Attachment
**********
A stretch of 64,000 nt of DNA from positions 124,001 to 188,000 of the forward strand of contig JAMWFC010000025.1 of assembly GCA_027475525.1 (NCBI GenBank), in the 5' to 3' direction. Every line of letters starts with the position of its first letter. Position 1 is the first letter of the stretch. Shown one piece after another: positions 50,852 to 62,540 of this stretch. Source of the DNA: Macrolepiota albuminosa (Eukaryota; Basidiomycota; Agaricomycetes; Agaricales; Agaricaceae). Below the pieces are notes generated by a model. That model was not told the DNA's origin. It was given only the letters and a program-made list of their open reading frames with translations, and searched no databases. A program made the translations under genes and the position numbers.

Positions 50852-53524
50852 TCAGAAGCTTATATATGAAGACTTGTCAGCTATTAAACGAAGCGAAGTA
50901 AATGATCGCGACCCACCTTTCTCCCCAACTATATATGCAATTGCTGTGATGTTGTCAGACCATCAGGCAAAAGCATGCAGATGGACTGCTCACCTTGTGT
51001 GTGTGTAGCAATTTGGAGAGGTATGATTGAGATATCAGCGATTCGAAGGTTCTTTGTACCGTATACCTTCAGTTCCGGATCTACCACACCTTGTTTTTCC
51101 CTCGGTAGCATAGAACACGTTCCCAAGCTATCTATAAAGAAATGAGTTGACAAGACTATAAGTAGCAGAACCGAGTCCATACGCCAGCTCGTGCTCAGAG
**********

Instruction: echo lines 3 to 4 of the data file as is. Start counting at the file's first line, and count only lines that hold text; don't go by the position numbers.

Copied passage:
50852 TCAGAAGCTTATATATGAAGACTTGTCAGCTATTAAACGAAGCGAAGTA
50901 AATGATCGCGACCCACCTTTCTCCCCAACTATATATGCAATTGCTGTGATGTTGTCAGACCATCAGGCAAAAGCATGCAGATGGACTGCTCACCTTGTGT